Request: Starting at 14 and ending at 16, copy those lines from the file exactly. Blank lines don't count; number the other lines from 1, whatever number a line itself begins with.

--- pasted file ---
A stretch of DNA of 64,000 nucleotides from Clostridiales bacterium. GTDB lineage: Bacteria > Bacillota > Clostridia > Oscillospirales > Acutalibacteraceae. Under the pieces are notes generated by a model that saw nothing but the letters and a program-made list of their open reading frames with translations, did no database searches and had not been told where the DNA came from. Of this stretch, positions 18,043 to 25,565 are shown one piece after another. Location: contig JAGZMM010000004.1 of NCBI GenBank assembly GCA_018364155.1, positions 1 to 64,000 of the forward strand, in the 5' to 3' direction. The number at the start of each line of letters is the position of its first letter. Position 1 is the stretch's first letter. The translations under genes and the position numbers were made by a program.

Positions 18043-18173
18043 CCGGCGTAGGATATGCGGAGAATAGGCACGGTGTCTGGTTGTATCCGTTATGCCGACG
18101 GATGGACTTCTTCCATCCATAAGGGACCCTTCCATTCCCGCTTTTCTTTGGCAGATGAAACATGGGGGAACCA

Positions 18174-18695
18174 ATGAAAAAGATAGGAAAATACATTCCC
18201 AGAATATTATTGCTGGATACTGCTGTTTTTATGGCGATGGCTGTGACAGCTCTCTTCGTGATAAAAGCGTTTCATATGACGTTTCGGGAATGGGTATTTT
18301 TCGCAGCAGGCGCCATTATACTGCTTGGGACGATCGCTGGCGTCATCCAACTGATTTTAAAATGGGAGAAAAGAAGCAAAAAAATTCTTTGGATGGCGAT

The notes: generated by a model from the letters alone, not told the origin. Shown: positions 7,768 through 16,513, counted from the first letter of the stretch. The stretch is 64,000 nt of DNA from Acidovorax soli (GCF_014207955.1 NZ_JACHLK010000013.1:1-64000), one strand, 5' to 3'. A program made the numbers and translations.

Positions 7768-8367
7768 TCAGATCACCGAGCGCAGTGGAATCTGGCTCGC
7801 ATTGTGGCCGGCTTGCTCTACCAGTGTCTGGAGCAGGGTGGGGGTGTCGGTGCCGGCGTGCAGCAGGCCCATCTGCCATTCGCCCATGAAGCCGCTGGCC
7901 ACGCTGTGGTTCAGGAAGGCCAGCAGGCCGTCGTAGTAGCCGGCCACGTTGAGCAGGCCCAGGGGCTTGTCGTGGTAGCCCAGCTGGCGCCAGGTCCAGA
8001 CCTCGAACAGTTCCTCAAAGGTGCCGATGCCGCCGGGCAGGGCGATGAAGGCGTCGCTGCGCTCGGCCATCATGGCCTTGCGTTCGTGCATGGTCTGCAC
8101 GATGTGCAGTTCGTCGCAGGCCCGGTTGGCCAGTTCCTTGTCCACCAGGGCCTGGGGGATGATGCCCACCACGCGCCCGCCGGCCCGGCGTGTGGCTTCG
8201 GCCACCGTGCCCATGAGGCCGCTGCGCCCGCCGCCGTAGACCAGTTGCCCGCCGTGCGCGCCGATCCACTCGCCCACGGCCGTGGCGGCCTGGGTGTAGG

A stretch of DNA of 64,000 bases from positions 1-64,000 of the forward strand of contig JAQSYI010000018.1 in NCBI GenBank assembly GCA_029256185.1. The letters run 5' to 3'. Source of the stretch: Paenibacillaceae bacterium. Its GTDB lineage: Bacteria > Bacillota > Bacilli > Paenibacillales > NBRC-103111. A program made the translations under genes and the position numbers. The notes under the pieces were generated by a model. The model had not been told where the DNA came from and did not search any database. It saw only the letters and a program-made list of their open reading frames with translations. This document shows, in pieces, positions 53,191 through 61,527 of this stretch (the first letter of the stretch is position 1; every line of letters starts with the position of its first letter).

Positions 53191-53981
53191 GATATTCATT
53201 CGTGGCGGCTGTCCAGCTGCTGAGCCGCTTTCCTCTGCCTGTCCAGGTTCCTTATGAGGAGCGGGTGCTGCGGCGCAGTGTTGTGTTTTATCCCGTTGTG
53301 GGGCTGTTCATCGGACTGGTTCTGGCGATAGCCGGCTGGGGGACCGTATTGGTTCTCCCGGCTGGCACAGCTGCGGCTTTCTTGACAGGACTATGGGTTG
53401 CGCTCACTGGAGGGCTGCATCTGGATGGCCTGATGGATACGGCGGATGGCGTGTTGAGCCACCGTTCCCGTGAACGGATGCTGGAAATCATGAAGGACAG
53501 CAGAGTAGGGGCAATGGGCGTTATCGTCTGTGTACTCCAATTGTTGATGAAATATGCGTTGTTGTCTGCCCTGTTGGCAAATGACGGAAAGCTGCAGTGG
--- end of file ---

8001 CCTCGAACAGTTCCTCAAAGGTGCCGATGCCGCCGGGCAGGGCGATGAAGGCGTCGCTGCGCTCGGCCATCATGGCCTTGCGTTCGTGCATGGTCTGCAC
8101 GATGTGCAGTTCGTCGCAGGCCCGGTTGGCCAGTTCCTTGTCCACCAGGGCCTGGGGGATGATGCCCACCACGCGCCCGCCGGCCCGGCGTGTGGCTTCG
8201 GCCACCGTGCCCATGAGGCCGCTGCGCCCGCCGCCGTAGACCAGTTGCCCGCCGTGCGCGCCGATCCACTCGCCCACGGCCGTGGCGGCCTGGGTGTAGG